Baby Poop 101 - Amanda Hilton
Baby Poop 101
Amanda Hilton / February 2019



Baby poop can be so confusing. It can come in more colours than a rainbow! If you’re wondering what is the norm and what requires a call to your paediatrician…. Keep reading.

The appearance of your babies’ poop can vary depending on whether you are breastfeeding or formula feeding. Healthy stools for a newborn breastfed baby should be yellow, seedy and runny whereas healthy stools for a newborn formula fed baby should be thicker and darker. No one loves to examine poop, but it is important to keep an eye on what your babies’ poop looks like because it can tell you more than you think.

Colours of baby poop can range from green to red to black and even white. Not only is it important to check out your babies’ poop (yes, I know, YUCK!) but also keep an eye on babies’ behaviour and mood. The following is a breakdown of the different colours and what they may mean for your baby.

Mustard Yellow – normal for infants (breast and formula fed)

Bright Yellow – could be a result of medication or food eaten by Mom in breastfed babies

Orange – if baby has started on solid foods, orange coloured poop can be a result of eating orange foods like pureed carrots. If baby is EBF (exclusively breastfed), orange poop can be caused by medication mom has been on or artificially coloured foods (orange dyes that have made their way into breast milk). Orange stools are generally not an indicator of something problematic but, if you are worried, call your paediatrician.

Red - breastfed babies may have tiny amounts of blood in their stool if mom has cracks in her nipples, this is not a concern and mom can continue to breastfed while nipples heal. If baby has started solids, red poop may be caused by certain foods (such as beets). Flecks of red are generally not a big deal. It may mean baby is constipated and straining too hard when pooping. Keep an eye on babies’ bowel movement frequency if this is the case. Bloody or bright red stools may indicate an infection, allergy, GI injury or other medical concern and this should be addressed immediately by calling your paediatrician.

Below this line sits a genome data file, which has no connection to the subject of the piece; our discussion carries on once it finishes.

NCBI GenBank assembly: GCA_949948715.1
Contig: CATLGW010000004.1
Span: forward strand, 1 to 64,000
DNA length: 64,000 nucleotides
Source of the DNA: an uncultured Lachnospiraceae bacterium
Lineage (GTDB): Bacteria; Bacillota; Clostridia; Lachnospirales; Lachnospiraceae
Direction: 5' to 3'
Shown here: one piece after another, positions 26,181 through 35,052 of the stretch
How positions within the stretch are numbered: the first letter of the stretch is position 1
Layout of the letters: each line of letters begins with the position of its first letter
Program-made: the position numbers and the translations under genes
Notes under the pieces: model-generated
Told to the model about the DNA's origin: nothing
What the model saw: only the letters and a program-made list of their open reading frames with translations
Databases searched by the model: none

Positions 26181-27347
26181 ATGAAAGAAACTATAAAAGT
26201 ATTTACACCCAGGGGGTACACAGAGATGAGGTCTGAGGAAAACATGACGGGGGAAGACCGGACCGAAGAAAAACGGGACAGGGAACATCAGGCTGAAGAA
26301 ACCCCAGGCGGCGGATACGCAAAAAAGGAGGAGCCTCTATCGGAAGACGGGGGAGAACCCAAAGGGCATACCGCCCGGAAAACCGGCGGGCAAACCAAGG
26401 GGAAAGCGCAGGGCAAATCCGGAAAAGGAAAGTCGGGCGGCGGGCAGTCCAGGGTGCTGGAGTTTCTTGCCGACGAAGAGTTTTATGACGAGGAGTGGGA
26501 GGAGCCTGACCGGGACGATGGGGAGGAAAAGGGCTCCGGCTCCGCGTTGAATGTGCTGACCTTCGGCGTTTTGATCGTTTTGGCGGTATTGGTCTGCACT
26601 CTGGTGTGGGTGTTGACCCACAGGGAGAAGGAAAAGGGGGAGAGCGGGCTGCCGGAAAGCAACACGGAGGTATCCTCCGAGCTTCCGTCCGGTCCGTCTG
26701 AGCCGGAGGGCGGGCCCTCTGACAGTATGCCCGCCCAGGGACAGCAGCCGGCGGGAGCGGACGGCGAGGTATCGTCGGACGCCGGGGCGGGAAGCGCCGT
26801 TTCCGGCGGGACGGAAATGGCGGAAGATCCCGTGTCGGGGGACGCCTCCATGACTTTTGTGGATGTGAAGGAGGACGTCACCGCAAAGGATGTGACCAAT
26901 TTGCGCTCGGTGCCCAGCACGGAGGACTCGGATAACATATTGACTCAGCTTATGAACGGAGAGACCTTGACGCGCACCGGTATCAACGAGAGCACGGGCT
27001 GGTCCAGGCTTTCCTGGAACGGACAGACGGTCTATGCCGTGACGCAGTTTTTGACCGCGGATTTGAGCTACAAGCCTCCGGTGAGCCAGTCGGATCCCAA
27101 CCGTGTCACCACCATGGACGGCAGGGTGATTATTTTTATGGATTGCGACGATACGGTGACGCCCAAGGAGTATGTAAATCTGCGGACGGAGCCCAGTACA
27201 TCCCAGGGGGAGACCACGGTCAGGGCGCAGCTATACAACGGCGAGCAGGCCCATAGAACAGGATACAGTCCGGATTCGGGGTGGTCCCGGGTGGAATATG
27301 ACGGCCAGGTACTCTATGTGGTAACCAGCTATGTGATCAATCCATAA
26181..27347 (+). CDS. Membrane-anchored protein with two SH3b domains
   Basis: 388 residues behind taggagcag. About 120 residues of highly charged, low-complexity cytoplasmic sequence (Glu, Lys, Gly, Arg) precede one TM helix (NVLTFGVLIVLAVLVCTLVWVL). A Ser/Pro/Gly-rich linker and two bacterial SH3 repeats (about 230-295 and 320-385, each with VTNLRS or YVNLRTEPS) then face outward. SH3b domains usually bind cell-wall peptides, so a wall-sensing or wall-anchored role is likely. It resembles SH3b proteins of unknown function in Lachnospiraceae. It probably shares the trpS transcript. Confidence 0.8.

Black – newborns will have black tarry stool for the first few days. If stool is still black by day three, it may be a sign baby is not getting enough nutrition or digesting milk properly. If baby in not taking an iron supplement or iron-fortified formula, black stools can be a sign of GI tract bleeding and you would need to call your paediatrician if this is the case.

Grey – If your baby is eating solids, poop may be grey depending on what your child eats. If baby has not started on solids, grey stools can be an indicator of a liver or gallbladder problem and you should speak to your paediatrician.

White – as with grey stools, chalky white poop can be a sign that babies’ liver is not functioning efficiently, and your paediatrician should be notified.

Dark Green – Sometimes the iron in baby formula can cause dark green stools. This is not a reason for concern.

Greenish Tan - Can be seen in babies who are teething or getting over a stomach bug. Greenish tan stools can be normal but if formula fed babies are fussy at feedings, this type of poop can be a sign of a cow’s milk allergy reaction to the formula.

Bright Green – If the stool is bright green and frothy, it could mean that baby is getting too much fore-milk, and not enough fatty hind-milk. Keeping baby on the breast longer can help with this one. Contacting a doula or lactation consultant to assist with breastfeeding can also be helpful.

As a mom of four and a doula, I have seen many colours of poop! Knowing what to be worried about and what is completely normal can help ease your mind when changing an “odd” looking diaper. Keeping a diaper diary can also help. Recording when your baby has a bowel movement, what it looks like, and what your baby had to eat (if they have started solids) can help you to determine if there is a problem and what may be causing it.

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